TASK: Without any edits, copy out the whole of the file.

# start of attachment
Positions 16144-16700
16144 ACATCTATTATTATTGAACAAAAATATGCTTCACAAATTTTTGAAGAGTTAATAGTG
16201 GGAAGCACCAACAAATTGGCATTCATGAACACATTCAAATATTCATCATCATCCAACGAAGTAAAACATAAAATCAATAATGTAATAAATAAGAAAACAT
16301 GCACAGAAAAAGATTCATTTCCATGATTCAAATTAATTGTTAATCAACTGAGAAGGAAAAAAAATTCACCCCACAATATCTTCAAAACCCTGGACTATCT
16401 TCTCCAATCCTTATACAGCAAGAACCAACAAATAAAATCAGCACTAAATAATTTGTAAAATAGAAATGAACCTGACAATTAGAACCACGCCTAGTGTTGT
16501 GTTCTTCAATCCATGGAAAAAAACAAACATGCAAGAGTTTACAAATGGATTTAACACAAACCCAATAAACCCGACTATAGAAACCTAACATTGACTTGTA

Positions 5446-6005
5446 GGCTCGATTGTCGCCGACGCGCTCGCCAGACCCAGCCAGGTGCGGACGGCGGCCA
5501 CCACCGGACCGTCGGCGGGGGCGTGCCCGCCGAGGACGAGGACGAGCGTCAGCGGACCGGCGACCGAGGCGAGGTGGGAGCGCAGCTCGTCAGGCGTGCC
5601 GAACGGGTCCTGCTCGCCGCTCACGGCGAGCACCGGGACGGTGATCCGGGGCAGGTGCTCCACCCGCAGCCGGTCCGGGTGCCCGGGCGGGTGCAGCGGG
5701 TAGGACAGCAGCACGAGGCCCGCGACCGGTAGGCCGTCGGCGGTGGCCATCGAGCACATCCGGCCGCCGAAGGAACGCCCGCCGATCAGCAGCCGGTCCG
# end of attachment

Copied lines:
Positions 16144-16700
16144 ACATCTATTATTATTGAACAAAAATATGCTTCACAAATTTTTGAAGAGTTAATAGTG
16201 GGAAGCACCAACAAATTGGCATTCATGAACACATTCAAATATTCATCATCATCCAACGAAGTAAAACATAAAATCAATAATGTAATAAATAAGAAAACAT
16301 GCACAGAAAAAGATTCATTTCCATGATTCAAATTAATTGTTAATCAACTGAGAAGGAAAAAAAATTCACCCCACAATATCTTCAAAACCCTGGACTATCT
16401 TCTCCAATCCTTATACAGCAAGAACCAACAAATAAAATCAGCACTAAATAATTTGTAAAATAGAAATGAACCTGACAATTAGAACCACGCCTAGTGTTGT
16501 GTTCTTCAATCCATGGAAAAAAACAAACATGCAAGAGTTTACAAATGGATTTAACACAAACCCAATAAACCCGACTATAGAAACCTAACATTGACTTGTA

Positions 5446-6005
5446 GGCTCGATTGTCGCCGACGCGCTCGCCAGACCCAGCCAGGTGCGGACGGCGGCCA
5501 CCACCGGACCGTCGGCGGGGGCGTGCCCGCCGAGGACGAGGACGAGCGTCAGCGGACCGGCGACCGAGGCGAGGTGGGAGCGCAGCTCGTCAGGCGTGCC
5601 GAACGGGTCCTGCTCGCCGCTCACGGCGAGCACCGGGACGGTGATCCGGGGCAGGTGCTCCACCCGCAGCCGGTCCGGGTGCCCGGGCGGGTGCAGCGGG
5701 TAGGACAGCAGCACGAGGCCCGCGACCGGTAGGCCGTCGGCGGTGGCCATCGAGCACATCCGGCCGCCGAAGGAACGCCCGCCGATCAGCAGCCGGTCCG